China, a nation of 1.4 billion, is reeling under a Covid outbreak, with some reports estimating 9,000 cases every day. The massive explosion in cases came after China decided to scrap zero-Covid policy in December.
A growing number of countries are worried about a lack of data and transparency surrounding China’s latest outbreak, driven by a new variant. Here’s why it’s sparking concern:
China has admitted the scale of the outbreak has become “impossible” to track following the end of mandatory mass testing last month. The National Health Commission has stopped publishing daily nationwide infection and death statistics.
The global health body World Health Organisation has asked China for more data on genetic sequencing, hospitalisations, deaths and vaccinations as more nations impose restrictions on arrivals from China amid a massive spike in Covid cases.
That responsibility has been transferred to the Chinese Center for Disease Control and Prevention (CDC), which will only publish figures once a month after China downgrades its management protocols for the disease on January 8.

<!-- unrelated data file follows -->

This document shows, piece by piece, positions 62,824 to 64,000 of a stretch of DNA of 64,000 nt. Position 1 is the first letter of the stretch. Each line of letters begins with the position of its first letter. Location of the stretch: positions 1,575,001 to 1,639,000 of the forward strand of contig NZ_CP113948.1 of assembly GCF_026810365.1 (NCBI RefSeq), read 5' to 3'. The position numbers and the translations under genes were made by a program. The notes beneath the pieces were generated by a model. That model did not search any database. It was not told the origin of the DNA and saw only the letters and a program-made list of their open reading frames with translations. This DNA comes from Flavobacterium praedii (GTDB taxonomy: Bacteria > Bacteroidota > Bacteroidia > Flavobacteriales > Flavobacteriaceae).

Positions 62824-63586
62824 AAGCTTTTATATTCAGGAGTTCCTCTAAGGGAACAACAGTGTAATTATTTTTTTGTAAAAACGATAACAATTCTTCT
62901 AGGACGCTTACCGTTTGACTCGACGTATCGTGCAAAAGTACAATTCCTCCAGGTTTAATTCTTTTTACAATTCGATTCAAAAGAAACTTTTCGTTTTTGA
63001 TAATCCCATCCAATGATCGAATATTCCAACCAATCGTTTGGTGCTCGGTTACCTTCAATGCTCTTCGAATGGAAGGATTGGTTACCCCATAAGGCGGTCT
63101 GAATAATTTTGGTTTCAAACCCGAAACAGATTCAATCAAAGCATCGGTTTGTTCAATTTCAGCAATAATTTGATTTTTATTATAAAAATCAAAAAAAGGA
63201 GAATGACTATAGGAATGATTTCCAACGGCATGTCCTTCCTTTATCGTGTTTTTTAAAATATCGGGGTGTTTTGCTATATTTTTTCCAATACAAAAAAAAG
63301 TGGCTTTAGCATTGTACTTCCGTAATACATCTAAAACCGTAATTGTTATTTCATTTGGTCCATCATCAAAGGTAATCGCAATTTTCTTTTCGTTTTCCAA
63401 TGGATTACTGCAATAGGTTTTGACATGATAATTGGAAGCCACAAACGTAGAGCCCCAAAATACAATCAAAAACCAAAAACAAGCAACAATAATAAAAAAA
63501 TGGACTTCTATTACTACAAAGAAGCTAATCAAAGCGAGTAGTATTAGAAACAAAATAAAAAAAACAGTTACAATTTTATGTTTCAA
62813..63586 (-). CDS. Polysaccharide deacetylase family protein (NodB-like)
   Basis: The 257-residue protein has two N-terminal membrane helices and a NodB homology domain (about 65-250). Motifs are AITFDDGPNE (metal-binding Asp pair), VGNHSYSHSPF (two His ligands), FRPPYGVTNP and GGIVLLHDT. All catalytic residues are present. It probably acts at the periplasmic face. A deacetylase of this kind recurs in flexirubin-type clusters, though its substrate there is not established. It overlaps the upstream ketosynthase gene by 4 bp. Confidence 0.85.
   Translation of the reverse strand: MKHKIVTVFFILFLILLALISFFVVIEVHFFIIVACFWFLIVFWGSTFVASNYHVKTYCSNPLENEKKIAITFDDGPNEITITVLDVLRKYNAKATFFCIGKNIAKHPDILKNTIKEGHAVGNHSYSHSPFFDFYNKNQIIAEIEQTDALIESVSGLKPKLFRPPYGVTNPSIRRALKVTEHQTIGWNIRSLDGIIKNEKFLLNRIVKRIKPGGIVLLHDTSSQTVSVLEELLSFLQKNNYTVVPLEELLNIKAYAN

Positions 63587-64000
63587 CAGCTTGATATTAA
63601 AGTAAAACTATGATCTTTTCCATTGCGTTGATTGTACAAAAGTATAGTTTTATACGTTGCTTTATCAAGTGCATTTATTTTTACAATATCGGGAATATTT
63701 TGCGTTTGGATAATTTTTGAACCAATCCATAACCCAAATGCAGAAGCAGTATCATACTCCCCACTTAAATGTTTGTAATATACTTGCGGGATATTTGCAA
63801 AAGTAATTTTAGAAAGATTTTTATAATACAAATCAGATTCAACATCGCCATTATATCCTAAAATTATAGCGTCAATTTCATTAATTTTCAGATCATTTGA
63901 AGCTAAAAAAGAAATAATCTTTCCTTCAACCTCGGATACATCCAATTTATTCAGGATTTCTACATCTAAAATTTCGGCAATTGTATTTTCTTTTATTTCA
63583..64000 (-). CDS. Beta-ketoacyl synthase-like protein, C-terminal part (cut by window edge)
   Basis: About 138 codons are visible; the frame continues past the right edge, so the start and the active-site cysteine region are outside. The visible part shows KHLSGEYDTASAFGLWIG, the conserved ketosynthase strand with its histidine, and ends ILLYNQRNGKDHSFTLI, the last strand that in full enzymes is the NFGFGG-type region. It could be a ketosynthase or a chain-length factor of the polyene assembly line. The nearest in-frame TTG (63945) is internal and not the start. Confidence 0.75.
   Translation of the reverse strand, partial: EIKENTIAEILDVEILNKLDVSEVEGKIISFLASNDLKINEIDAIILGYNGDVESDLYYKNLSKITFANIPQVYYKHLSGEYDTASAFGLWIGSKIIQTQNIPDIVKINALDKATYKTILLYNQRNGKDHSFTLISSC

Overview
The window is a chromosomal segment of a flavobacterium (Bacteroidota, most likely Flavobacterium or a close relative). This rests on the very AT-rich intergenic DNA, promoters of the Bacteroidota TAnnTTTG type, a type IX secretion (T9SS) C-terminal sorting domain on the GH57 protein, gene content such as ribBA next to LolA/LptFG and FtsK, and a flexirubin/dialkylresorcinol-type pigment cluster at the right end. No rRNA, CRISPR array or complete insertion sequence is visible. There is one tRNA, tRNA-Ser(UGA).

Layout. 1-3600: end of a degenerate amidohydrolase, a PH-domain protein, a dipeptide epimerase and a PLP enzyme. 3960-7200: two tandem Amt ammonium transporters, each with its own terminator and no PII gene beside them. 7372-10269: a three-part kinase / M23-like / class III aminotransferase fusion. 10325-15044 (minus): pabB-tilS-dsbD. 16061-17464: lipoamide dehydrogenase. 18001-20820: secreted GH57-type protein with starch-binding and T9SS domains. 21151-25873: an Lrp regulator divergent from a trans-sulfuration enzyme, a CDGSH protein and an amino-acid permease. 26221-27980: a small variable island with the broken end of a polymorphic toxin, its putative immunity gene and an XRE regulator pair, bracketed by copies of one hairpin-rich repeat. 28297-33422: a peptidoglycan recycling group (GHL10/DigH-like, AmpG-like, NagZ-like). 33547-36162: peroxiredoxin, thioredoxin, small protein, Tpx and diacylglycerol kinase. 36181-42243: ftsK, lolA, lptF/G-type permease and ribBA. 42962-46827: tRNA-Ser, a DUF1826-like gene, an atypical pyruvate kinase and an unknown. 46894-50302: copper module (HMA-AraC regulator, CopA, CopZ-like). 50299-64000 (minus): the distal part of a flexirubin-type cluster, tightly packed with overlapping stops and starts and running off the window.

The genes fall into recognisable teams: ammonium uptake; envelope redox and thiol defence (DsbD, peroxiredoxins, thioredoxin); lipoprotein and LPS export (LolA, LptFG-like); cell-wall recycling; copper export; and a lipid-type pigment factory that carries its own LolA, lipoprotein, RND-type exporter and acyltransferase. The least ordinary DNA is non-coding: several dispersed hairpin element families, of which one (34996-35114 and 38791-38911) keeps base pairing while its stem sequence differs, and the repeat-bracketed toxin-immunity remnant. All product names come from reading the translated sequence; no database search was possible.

China has only reported 15 Covid deaths since it began unwinding restrictions on December 7. But some reports say that 9,000 people are dying per day due to Covid. Overburdened hospitals and a rush at crematoriums are an indication that Covid data from China has become unreliable.
This has stoked concerns, and over 12 countries, including the United States, Australia, and Canada, said last week they were imposing testing restrictions on arrivals among other measures to check the spread of infection.
Many countries have cited concerns over potential new variants as a reason to screen Chinese arrivals for Covid. But there is as yet no evidence of new strains emerging from the current wave.
Top CDC official Xu Wenbo said last month that China was developing a national genetic database of Covid samples derived from hospital surveillance that would help track mutations.
Chinese health experts have said in recent days that the Omicron subvariants BA.5.2 and BF.7 are most prevalent in Beijing, in response to public fears that the Delta variant may still be circulating.
In many Western nations, these strains have been overtaken by the more transmissible subvariants XBB and BQ, which are not yet dominant in China.